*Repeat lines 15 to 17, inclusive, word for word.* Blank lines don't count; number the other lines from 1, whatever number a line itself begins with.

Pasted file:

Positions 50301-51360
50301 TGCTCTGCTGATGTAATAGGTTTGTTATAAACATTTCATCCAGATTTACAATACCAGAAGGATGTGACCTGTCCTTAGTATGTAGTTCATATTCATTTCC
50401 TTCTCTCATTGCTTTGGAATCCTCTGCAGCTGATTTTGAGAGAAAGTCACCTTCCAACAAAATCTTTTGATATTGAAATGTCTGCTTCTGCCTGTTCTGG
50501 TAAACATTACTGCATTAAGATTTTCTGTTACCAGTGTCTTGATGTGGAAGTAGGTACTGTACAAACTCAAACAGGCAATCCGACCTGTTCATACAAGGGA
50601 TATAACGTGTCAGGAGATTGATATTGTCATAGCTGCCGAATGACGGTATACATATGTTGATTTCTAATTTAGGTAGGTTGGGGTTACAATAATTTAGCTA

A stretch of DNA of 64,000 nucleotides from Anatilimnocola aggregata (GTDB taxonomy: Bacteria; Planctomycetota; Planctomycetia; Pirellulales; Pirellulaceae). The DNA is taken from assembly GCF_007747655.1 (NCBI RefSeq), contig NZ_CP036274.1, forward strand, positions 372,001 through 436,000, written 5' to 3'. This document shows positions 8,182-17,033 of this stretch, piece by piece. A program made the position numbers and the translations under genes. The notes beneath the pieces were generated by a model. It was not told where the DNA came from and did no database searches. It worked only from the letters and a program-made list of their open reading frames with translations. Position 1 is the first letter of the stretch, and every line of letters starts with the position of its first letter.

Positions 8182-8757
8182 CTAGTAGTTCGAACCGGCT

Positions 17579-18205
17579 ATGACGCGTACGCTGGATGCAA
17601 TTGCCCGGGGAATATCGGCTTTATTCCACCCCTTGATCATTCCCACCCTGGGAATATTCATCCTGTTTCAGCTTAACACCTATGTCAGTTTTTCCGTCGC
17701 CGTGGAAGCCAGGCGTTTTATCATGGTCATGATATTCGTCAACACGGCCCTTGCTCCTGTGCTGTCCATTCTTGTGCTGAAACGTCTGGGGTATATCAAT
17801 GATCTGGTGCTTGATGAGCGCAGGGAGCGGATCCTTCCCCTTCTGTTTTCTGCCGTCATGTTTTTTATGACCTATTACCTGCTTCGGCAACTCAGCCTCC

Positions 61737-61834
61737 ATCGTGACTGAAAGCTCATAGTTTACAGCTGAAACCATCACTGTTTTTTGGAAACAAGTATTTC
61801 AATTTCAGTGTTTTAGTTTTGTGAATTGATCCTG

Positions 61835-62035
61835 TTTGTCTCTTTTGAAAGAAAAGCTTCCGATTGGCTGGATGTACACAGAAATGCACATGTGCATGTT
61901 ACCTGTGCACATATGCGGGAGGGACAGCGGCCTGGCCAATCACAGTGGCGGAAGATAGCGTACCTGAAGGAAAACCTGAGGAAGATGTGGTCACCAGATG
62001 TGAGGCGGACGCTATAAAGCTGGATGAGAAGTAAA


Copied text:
61737 ATCGTGACTGAAAGCTCATAGTTTACAGCTGAAACCATCACTGTTTTTTGGAAACAAGTATTTC
61801 AATTTCAGTGTTTTAGTTTTGTGAATTGATCCTG

Positions 61835-62035